The house at 29 Wallingford Road in Cheshire was built by Stephen Jarvis circa 1780-1800. It was soon purchased by Dr. William L. Foot (1778-1849), probably around the time of his marriage to Mary Scovill in 1801. Dr. Foot was the son of Reverend John Foote (1742-1813), the second pastor of the Cheshire Congregational Church. Near their home, Dr. Foot operated a pharmacy with his son, John L. Foot.
As related in Old Historic Homes of Cheshire, Connecticut (1895), complied by Edwin R. Brown:
Dr. Foote was an excellent physician of the old-school type. Horace G. Hitchcock stated in his “Recollections of Cheshire” that it was owing to the skill of Dr. Foote that the Cheshire cemetery was not ornamented by a small tombstone sacred to his memory, aged twelve years.
At this home, in the year 1837, Edward Doolittle, the son-in-law of Dr. Foote, died of small-pox, and for a time the house was quarantined.
Dr. Foote was not only prominent as a physician, but also as a leading town official. He was town clerk several years, and was the first judge of probate elected from this district and from this town. His daughters, Abigail and Mary, were prominent singers in the Congregational Church choir, where their voices could be distinctly heard above all others. Dr. Wm. Foote was a son of the Rev. John Foote, whose descendants were once numerous and influential in this town.
The house is now home to Norm’s Barber Shop.
This old but well-preserved house is situated about one hundred yards directly south of the Silas Ives place. The main part was built by Nathaniel Ives in about the year 1750. Nathaniel was the youngest son of Deacon Joseph Ives, Cheshire’s first settler[.]
took an active part in the defence of his country, enlisting under Captain Bunnell of Wallingford, whose company joined Wadsworth’s Brigade to reinforce Washington’s army at New York. He was engaged in the battle of Long Island, August 7. 1776, and White Plains, October 28th, the same year; also accompanied Washington on his retreat through New Jersey. On his return from the war, he became part owner in his father’s house, and later received a deed for his entire interest. He married Lillis Fisk of Providence. R.I.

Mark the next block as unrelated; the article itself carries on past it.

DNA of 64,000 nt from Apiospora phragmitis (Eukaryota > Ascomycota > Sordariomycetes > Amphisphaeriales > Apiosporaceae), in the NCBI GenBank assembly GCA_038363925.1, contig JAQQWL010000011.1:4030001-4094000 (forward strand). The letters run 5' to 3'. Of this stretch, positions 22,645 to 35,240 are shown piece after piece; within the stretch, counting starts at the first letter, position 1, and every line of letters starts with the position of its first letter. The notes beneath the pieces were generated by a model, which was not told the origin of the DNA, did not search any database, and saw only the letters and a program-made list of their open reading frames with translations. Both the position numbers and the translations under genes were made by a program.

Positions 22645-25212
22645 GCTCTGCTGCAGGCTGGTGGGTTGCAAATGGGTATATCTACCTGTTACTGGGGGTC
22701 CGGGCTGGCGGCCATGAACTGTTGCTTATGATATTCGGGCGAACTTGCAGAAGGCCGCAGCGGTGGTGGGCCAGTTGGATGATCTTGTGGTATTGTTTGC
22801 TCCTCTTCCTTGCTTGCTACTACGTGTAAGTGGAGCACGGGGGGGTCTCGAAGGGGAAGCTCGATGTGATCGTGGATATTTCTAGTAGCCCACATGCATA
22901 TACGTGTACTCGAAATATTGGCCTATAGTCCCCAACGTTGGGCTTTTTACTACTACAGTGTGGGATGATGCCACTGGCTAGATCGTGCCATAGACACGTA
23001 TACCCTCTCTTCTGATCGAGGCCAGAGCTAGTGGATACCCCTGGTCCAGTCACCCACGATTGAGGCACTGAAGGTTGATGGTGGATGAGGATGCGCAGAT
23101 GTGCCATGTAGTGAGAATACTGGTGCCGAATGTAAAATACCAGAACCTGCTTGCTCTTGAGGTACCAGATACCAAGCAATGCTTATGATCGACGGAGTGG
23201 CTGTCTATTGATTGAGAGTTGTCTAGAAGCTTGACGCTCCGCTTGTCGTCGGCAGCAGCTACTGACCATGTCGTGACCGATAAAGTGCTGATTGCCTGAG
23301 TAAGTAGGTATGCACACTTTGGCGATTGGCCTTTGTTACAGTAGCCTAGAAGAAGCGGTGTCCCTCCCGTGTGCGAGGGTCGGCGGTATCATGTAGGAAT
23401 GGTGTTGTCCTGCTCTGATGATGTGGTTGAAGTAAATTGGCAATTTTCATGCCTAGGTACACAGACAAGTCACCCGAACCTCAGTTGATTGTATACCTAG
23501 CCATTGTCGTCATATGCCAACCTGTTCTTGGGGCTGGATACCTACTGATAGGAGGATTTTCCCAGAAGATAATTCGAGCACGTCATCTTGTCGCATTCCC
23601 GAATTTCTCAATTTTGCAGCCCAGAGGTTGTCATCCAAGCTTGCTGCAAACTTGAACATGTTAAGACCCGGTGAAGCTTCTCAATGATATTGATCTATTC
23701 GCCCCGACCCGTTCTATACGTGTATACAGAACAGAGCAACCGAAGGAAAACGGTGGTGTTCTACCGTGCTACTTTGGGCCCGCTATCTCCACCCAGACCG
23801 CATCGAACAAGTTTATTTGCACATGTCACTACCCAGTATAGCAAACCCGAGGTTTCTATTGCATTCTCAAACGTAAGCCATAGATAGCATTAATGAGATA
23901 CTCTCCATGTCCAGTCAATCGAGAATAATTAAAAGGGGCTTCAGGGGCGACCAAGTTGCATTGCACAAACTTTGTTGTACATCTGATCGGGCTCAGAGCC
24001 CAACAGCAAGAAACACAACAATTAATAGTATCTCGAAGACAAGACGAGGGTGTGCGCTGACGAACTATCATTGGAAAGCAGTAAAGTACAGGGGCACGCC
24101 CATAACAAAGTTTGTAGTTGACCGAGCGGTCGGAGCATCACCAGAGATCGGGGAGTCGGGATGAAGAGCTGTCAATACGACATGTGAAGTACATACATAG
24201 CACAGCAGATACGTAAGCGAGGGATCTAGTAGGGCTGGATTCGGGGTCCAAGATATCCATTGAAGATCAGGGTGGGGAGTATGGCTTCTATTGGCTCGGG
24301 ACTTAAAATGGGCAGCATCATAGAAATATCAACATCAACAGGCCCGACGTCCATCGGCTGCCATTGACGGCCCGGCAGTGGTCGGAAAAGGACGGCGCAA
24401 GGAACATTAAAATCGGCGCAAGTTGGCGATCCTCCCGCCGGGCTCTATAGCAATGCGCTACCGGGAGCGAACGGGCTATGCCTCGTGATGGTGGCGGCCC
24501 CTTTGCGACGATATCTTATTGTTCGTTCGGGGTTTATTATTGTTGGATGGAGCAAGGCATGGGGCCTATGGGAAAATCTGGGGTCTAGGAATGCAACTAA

As Brown relates, their son,
Benedict Ives built the addition to this house and resided here until his death, at the age of 83 years. Uncle Benedict was well known throughout the town as a man fond of his books and a good story. His wife, Betsy Bristol (Aunt Betsy she was called), was noted for her hospitality to friend or traveler, and it was a common saying, by those who frequently passed her door, that “If we can reach Aunt Betsy’s by noon, we are sure of a good dinner.”
Bowden Hall, part of the campus of Cheshire Academy, is the oldest schoolhouse still in continuous use in the state of Connecticut. Located at the corner of Academy Road and Highland Avenue in Cheshire, it was erected in 1796 for the Episcopal Academy, which would become the Cheshire School in 1903, the Roxbury School in 1917 and finally Cheshire Academy in 1937. As described in Edwin R. Brown’s Old Historic Homes of Cheshire (1895):
The original academy was erected in the year 1796. This included only the square building north of Bronson Hall; the corner-stone was laid with Masonic honors, April 28, 1796. An address was delivered on this occasion by Rev. Reuben Ives, through whose influence, more than of any other one man, the academy was established [in 1794] at Cheshire. He was followed by Rev. Dr. Bronson [the Academy’s first principal], who delivered an able and appropriate address. This is the oldest institution of its kind in this country, being for many years the most celebrated seat of learning in the State, under the control of the Episcopal Church, and, until the formation of Trinity College, was both college and seminary for this and other dioceses. For several years this institution was open for the instruction of young ladies, and several in this town, and some from other towns, took advantage of this excellent and unusual opportunity for those days.
Until 1865, Bowden Hall was the school‘s only building. Many have been constructed since. In 1867, Bronson Hall was built just north of Bowden Hall and attached to the older building by a passageway. Read the rest of this entry »
Deacon Joseph Ives (1674-1755) was one of the first settlers in what is now Cheshire. He built the house at 280 Fenn Road in Cheshire in 1724. As related in J. L. Rockey’s History of New Haven County, Connecticut, Vol. I (1892):